I have not had a chance to discuss privacy with my new colleagues, but I know that there is an existing value here, for instance we do not keep any circ records once items returned. I just finished up a course on Learning Analytics and Privacy which let me do a bit of a survey to see how we are doing and the people in charge of the student course management software and lms are privacy minded which is great to see, but it took a lot of digging to find out that information.

Anti-privacy arguments are probably what we have all heard, that its too difficult or doesn’t really matter. A good deal of nihilism involved and understandably feeling powerless so why make life more difficult. Or that they have nothing to steal (for individuals) and for organizations that we are already doing enough. One person was interested in discussing vendor privacy concerns with me, but the task of looking into those agreements and making the language more understandable for patrons was outside of my role and I was not given time to do that.

The world has changed a bit and I think awareness around data privacy is growing as the concepts become easier to understand through mainstream reporting and interpretation. I work with people who are more invested in Intellectual Freedom and Privacy, so organizing my arguments in ways that show how we can implement policies and procedures that align with our values and offer accolades are tools I think I’ll utilize going forward.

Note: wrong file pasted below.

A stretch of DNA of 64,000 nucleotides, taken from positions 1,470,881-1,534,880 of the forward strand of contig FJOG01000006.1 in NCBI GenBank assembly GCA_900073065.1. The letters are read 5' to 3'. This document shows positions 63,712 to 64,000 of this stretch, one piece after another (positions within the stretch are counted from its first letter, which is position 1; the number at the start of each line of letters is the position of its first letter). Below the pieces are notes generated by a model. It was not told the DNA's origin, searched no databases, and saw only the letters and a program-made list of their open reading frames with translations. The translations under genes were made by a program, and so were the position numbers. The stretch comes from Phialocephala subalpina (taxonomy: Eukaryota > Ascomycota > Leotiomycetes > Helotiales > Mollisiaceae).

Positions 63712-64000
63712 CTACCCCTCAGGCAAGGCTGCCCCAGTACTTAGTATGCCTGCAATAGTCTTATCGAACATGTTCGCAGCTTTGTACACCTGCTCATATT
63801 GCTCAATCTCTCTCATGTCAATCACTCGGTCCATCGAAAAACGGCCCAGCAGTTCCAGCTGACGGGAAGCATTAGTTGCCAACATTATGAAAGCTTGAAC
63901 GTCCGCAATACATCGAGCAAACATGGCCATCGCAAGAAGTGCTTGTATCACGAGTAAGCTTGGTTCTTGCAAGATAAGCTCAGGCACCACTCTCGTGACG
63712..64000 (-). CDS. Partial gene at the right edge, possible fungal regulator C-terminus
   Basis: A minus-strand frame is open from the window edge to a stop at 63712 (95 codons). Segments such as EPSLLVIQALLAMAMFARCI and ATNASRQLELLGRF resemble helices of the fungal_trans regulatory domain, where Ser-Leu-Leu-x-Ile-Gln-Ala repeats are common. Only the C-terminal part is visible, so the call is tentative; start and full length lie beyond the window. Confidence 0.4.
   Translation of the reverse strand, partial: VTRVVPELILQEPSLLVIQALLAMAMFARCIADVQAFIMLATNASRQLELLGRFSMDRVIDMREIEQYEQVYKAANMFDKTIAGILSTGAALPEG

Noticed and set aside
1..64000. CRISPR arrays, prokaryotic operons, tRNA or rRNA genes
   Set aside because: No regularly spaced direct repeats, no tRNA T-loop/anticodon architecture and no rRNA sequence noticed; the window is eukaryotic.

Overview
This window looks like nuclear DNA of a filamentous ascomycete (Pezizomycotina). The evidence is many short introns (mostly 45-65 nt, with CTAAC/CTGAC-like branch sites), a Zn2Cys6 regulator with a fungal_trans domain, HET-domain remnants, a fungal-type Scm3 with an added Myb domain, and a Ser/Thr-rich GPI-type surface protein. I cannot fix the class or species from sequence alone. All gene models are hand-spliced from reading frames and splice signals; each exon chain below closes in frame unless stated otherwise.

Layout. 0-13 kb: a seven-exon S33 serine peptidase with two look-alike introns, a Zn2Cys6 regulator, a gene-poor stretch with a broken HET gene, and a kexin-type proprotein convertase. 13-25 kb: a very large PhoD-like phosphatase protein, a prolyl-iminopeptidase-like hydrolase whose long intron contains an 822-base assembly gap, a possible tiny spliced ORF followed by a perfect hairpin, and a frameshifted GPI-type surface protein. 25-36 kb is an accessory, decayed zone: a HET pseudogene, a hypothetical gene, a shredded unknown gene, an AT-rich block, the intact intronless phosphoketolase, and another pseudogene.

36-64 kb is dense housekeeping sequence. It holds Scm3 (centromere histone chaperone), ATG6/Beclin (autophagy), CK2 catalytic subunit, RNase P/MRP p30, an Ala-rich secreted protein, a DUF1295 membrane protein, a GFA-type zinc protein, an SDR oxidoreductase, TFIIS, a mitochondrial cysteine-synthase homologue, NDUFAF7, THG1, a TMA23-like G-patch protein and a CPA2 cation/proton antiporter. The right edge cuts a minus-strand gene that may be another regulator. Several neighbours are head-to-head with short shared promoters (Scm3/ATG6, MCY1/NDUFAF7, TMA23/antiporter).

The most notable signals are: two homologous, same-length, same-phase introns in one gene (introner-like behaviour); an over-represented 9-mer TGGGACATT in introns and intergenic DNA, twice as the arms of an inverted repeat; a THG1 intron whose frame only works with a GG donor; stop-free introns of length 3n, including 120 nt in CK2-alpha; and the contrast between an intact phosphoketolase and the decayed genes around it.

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“Many of our coworkers who are frontline with us and engage directly with patrons every day value order and control of the space over people’s intellectual freedom and privacy.” Yes to this! I saw it so often with seniors and people with low digital skills too. In those cases it was less about control and more that advising them on privacy was cumbersome to the end goal.